-Philippians: Seven Positive Attitudes

Philippians: Seven Positive Attitudes

Picture FramePaul wrote the Epistle to the Philippians while a prisoner in Rome, where he was in chains and confined in a rented house. He could preach to all who came to him, and he could write (Acts 28:30-31; Eph. 6:20; Phil. 1:7,14,16).

This letter is very practical. It speaks about Christ, but not in a doctrinal way. The words “sin” and “sins” are not found in this epistle. There is nothing about justification, making peace with God or assurance of salvation. The word “salvation” in this epistle does not mean deliverance from sin as in Romans. It is used once (1:19) to refer to deliverance from prison.

There are three key words in this epistle – Christ, Joy and Mind. Christ is referred to at least 70 times in this epistle. Joy (and rejoice) is mentioned 18 times, and it sets the whole tone of the epistle. Paul sent forth from the Roman prison a triumphant song of faith and joy. The word “mind” – referring to a mental attitude – appears 12 times. Paul writes of his imprisonment, but there is neither complaining, doubt nor self-pity. Not only does he not murmur, but he exhorts us to “do all things without murmurings” (2:14 KJV).

If anybody had reason to worry, it was Paul. He was cast unjustly into prison. He could have been executed as a traitor. Even some of his friends were against him. He had good reason to worry, but didn’t. Instead, he gives us the secret of victory over worry (4:6-7). In spite of difficult circumstances, Paul wrote about joy, the peace of God which passes all understanding, and contentment. What was his secret? Paul could write of joy in the midst of pain because he had seven special attitudes.

Two-thirds of this epistle’s verses refer to Christ. He was always on Paul’s heart, having a constant, supreme place in his thoughts and affections. As he wrote in Ephesians, Christ dwelt in Paul’s heart by faith (Eph. 3:17). Each of the four chapters reveals Christ from a different perspective.

In chapter one Paul rejoiced in Christ as his controlling principle: “For me to live is Christ and to die is gain” (1:21). True Christian life and experience is to live for Christ, to manifest Him in our walk, to obey, serve, glorify, and be fully controlled by Him.

In chapter two, Paul rejoiced in Christ as the pattern of his life: “Let this mind be in you, which was also in Christ Jesus” (2:5). Christ, in His humiliation and obedience, is presented as the believer’s pattern. The One who left the glory, humbled Himself, took upon Himself a human nature, endured suffering and death on the cross, and is now exalted at the right hand of God, is to be constantly before the believer’s heart.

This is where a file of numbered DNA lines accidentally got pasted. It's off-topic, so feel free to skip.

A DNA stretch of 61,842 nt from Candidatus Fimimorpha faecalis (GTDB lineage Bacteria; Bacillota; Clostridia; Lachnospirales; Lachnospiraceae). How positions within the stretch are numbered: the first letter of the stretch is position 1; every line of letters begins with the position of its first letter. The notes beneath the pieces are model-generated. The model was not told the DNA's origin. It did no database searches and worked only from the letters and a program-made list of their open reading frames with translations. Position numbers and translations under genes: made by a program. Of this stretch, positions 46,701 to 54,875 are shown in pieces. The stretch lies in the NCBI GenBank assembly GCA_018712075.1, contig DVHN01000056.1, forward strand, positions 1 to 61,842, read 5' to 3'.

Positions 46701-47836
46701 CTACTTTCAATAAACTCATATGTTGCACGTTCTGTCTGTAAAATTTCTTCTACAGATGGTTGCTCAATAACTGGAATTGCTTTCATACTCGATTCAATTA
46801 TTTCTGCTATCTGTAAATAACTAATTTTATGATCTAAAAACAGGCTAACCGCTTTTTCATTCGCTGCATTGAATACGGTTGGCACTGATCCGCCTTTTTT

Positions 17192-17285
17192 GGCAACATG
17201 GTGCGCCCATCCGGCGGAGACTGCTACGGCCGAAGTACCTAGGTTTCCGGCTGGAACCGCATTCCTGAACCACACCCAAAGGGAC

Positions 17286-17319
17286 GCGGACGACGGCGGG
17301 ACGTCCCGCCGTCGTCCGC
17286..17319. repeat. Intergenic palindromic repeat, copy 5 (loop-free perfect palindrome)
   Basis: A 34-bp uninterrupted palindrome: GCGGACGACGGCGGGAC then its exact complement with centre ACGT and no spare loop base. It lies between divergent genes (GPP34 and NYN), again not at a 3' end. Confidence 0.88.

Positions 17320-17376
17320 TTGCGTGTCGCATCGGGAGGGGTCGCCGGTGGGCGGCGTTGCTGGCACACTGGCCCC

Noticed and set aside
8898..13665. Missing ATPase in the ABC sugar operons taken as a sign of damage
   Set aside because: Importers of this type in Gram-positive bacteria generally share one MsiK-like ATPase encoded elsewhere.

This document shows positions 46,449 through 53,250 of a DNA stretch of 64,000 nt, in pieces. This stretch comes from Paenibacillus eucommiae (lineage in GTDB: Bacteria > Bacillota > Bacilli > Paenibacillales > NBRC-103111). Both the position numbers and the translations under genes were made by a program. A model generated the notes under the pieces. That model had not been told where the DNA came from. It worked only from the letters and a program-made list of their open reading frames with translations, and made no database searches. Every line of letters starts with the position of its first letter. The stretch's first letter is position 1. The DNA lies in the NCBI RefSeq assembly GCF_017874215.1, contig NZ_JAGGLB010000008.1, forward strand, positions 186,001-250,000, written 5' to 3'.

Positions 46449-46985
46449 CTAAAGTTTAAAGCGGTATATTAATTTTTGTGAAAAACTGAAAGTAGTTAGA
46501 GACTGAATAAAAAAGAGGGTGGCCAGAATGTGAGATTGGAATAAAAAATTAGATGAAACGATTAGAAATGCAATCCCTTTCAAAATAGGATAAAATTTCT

In chapter three Paul rejoiced in Christ as the bright object, final goal and prize of his life. In the energy of new life Paul reached for that goal, never satisfied with anything else. His supreme passion was to “win Christ and be found in Him” (3:8-9). Didn’t he already possess Christ? He did, and had perfect assurance of his standing before God in Christ. His wish to “win Christ” was his desire to actually possess Christ in glory. This is the goal that should ever be before the believer’s heart in the Christian race. Like the runner whose eye is not on his surroundings, but only upon the goal, so the believer is to look to the glorified Christ and press toward the mark.

“That I may know Him, and the power of His resurrection, and the fellowship of His sufferings, being made conformable unto His death” (3:10). Paul is not referring to his saving knowledge of the Savior some 25 years before, when the Lord stopped him on his way to Damascus. At the end of his life, Paul’s great passion was to know more about Christ. Christians love to talk, sing, and write about fellowship with Jesus, but it should be kept in mind that sometimes this fellowship also involves suffering. Many Christians are excited about knowing Christ and the power of His resurrection, but show little interest in the fellowship of His sufferings. But there is no power of the resurrection without the fellowship of suffering.

In the fourth chapter Paul rejoiced in Christ as the power of his life – One who is sufficient for all earthly circumstances: “I can do all things through Christ which strengthens me” (4:13). Because worry is the worst enemy of joy, Paul gives the formula to conquer it: “Be anxious for nothing,” pray and give thanks for everything (4:6).

Because Paul rejoiced in Christ as the power of his life, he could confidently use the personal pronoun “I” eight times at the end of chapter four in statements which define his rejoicing: “I rejoiced in the Lord … I am therewith to be content … I know both how to be abased … I know how to abound … I am instructed … I can do all things … I have all, and abound … I am full” (4:10-18).

In Philippians Paul used five different prepositions before the name of Christ. “In Christ” is found in the first verse of each chapter as well as other passages. To be “in Christ” is salvation; we enter this world in Adam, but when we receive Christ in our heart as Savior, we become divorced from Adam and married to Christ (Rom. 7:4). To be “in Christ” is the most emphatic expression of being truly saved. To be “with Christ” (1:23) refers to glorification – our departing this life to be with Him. “By Jesus Christ” refers to being filled “with the fruits of righteousness” (1:11). It could also refer to provision: “My God shall supply all your need according to His riches in glory by Christ Jesus” (4:19). “Through Christ” refers to our being enabled to “do all things through Christ who strengthens me” (4:13). Finally, “for the work of Christ” (2:30) intimates our service.

The Holy Spirit is mentioned twice in Philippians (1:19; 2:1). Although the filling of the Spirit is not referred to, Paul does speak of “the supply of the Spirit” and some of His manifestations are quite apparent. Only one who is filled with the Spirit, that is, supplied by Him, can say, “For me to live is Christ” (1:21). A carnal believer, under the dominion of the flesh, cannot utter these words. The cause of the spiritual life is the in-dwelling Spirit, but the character of that life is the out-lived Christ.